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The Invisible Barrier

Many disabilities are readily apparent. There’s no question that an individual who is blind requires the use of a cane or service animal to get around or that a person unable to walk will need a wheelchair or motor scooter. However, other disabilities aren’t as obvious. Mental health impairments are among the most “invisible” and least understood disabilities, even though they are also among the most common.

According to the National Alliance on Mental Illness (NAMI), approximately 58 million Americans, or one in four adults, experience a mental health impairment in a given year. NAMI defines a mental health impairment as, “a medical condition that disrupts a person’s thinking, feeling, mood, ability to relate to others, and daily functioning.”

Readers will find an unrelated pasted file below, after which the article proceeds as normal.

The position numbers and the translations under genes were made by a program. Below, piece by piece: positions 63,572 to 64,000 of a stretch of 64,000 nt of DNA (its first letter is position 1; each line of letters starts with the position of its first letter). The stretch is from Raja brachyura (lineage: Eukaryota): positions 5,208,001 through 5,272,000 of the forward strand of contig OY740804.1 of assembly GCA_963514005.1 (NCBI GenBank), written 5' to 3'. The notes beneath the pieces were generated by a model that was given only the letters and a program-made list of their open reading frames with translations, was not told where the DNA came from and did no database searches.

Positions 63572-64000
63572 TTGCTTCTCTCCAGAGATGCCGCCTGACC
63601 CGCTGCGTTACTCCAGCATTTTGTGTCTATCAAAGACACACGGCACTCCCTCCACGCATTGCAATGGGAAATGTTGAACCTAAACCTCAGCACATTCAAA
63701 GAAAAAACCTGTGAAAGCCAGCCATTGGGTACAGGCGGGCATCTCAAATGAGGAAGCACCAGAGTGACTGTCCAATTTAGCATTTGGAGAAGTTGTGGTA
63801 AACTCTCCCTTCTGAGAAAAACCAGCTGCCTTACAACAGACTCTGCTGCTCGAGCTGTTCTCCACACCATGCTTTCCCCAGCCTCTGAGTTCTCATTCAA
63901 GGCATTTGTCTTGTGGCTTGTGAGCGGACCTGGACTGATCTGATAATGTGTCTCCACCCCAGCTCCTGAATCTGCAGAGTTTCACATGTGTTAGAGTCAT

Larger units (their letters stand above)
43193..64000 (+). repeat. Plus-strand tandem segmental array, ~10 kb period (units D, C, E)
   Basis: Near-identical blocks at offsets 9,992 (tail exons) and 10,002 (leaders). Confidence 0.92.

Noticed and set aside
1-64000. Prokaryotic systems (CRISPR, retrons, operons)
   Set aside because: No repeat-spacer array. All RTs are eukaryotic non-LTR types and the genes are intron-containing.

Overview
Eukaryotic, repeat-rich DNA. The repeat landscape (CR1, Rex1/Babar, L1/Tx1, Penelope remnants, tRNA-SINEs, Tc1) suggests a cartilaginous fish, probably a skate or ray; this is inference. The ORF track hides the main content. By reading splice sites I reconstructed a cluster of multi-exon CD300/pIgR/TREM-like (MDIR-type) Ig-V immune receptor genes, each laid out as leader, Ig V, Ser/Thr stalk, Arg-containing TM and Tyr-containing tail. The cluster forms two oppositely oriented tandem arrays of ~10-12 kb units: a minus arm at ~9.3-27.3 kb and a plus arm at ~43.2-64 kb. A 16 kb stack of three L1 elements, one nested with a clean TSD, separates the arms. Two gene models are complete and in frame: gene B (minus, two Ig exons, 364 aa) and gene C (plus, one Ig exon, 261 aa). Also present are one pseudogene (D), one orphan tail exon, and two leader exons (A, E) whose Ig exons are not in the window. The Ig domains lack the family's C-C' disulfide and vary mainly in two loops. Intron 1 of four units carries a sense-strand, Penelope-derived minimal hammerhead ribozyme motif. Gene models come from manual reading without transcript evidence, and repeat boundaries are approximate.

I whole heartedly encourage ANYONE who even suspects something might be amiss with themselves mentally (or someone they know for that matter) to get checked out! It is a tremendous shame that bias and stigma remain barriers to mental health that need to be overcome.

People wouldn't leave a broken arm or a sprained ankle unattended, so why do some folks, men especially, feel that mental health is something they can just "tough out"? You can no more resolve depression or other disorders than you could help that untreated arm or ankle. Mental health IS health! And in this day and age, help is just a mouse click or download of an app away.

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